The Economy is a Feminist Issue

Unless you’ve been living under a rock for the last few years, you know that no other issue has dominated nightly news discussions like The Economy.  We’ve heard endless iterations of the reasons why The Economy tanked and what needs to happen to fix it.  Currently, the Tea Party Occupy Wall Street Movement both seem to inhabit the same space of blame assessment for why The Economy – and the jobs picture – appear dismal.

Recently, the U.S. Department of Labor reported that U.S.-based employers added some 103,000 net new jobs in September.  This rate of “job creation” doesn’t seem to be enough to reduce the unemployment rate, 9.1 percent in September, a stubborn number that’s remained the same since April.

The media has covered the story from a number of angles, including numerous pieces on how this recession has emasculated the American Male.  No doubt, The Economy has harmed Male Earning Power.  But what I’ve found surprising is the lack of analysis on how this recession – which ended in June of 2009 – has devastated the already weak economic position of the American Female.

Why is this? Why is it that the story of the reduced Earning Power of the American Male constitutes national news, while the story of the continued disadvantaged economic position of the American Female gets barely a mention?

As Sabrina Tavernise noted in the recent New York Times article Gains Made in Equality of Incomes in Downturn, the recession had the effect of equalizing Female income with Male income, not because Females became higher earners, but because the recession pushed Male wages downwards.

An analysis of new Census Bureau data by the American Human Development Projects suggested that median earnings for Males, adjusted for inflation, fell by $2,433 — or 6%— from 2007 to 2010.  Female earnings, meanwhile, fell by just $253 in the same period, a drop of 0.9%.

“Devastating for men,” said Kristen Lewis, co-director of the Project, which is part of the New York-based Social Science Research Council, of the recession.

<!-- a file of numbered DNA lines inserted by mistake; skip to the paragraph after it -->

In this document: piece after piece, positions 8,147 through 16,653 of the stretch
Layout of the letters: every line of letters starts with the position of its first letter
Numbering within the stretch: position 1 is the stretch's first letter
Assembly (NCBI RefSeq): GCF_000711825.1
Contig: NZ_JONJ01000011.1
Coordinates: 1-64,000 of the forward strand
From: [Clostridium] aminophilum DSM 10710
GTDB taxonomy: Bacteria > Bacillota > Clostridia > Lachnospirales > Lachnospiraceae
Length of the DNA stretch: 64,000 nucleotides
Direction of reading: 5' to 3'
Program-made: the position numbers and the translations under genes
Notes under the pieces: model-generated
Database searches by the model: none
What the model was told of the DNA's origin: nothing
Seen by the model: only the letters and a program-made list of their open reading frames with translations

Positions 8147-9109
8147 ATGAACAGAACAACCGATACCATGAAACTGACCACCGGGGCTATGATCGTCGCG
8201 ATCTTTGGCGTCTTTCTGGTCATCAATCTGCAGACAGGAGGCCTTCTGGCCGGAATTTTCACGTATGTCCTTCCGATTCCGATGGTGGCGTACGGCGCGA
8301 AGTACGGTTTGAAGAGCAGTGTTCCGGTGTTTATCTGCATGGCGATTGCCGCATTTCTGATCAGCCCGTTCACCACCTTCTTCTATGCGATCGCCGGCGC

And for Females?  The Project fails to highlight – although you can see it in a chart on its webpage – that Female Earning Power continues to lag behind Male Earning Power, regardless of the recession.  Females make less than Males – and have seemingly forever.  Why would this be news when the much more compelling story – at least from a media perspective – is the loss of Male Earning Power?

It is true that some of the recession’s steepest declines occurred in industries typically dominated by Males. According to the Project’s analysis, earnings in construction, for example, fell by 5%, while median earnings in health care and technical occupations, popular among Females, increased 3%. Further, the service sector, which includes some of the lowest-paying jobs that Females tend to have, like waitress and housekeeper, added jobs for both Males and Females. Earnings in this sector declined by 6% for males, as they took lower-paying jobs, but stayed flat for females.

Earnings flat for Females! Males now getting jobs typically deemed “women’s work!”

If this doesn’t tell you that The Economy is a Feminist Issue, I am not sure what will.

Females – already heavily represented at the bottom of the earnings ladder – have lower salaries than Males across all occupations. A typical Female in the service sector earned $14,792 last year, compared with $21,104 for a typical Male.

Females are disadvantaged. This is not news. Thus, this is not reported.

So, where is the Feminist Outrage? Where do national Feminist organizations like the National Organization for Women, or LGBT groups that claim to represent lesbians – like the National Center for Lesbian Rights – stand on this?